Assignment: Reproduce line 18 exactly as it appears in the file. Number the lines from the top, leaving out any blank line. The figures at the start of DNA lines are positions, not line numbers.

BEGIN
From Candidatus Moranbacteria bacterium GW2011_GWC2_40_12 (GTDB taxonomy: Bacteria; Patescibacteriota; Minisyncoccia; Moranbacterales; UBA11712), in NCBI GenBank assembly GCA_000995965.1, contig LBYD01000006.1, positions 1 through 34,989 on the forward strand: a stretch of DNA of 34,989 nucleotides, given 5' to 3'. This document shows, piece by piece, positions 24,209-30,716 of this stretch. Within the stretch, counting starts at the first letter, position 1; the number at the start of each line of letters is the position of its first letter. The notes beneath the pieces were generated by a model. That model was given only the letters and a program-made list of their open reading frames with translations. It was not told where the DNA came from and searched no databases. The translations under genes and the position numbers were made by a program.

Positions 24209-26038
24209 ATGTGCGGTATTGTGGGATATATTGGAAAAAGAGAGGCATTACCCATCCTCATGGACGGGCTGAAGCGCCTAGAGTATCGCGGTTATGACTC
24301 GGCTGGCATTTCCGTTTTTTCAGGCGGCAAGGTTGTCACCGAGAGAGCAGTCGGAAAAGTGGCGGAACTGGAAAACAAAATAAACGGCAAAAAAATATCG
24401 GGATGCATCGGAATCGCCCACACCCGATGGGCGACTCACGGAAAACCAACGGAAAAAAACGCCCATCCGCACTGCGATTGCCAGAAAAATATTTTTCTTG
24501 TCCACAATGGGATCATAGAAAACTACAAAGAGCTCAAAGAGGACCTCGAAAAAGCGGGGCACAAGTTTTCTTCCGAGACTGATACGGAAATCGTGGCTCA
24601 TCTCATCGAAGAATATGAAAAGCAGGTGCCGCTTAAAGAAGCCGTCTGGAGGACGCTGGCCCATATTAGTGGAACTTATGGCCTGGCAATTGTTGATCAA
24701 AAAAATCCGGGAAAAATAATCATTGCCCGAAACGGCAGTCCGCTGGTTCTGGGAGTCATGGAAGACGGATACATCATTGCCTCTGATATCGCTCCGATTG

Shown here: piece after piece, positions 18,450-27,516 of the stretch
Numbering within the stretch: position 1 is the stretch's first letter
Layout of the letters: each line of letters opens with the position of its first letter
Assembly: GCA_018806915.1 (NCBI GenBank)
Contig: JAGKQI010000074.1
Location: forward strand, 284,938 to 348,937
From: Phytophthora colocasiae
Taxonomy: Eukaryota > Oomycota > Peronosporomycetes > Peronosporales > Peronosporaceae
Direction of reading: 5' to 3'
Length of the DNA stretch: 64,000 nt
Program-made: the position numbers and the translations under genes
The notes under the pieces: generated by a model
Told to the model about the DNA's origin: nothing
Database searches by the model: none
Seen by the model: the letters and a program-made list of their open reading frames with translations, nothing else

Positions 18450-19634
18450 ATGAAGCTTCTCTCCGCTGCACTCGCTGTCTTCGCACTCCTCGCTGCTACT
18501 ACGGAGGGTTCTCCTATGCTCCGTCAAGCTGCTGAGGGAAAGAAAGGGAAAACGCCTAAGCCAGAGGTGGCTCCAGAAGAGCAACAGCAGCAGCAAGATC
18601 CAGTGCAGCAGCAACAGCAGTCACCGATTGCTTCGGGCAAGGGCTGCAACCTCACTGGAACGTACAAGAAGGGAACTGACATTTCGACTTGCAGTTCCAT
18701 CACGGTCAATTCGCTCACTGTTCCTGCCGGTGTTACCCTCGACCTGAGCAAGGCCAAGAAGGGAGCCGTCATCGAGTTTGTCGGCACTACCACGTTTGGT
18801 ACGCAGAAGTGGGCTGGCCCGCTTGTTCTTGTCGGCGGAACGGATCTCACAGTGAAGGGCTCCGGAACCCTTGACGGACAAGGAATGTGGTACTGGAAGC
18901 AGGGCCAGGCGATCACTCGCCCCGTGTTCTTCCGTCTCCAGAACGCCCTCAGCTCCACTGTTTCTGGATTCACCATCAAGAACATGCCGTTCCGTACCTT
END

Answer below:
Length of the DNA stretch: 64,000 nt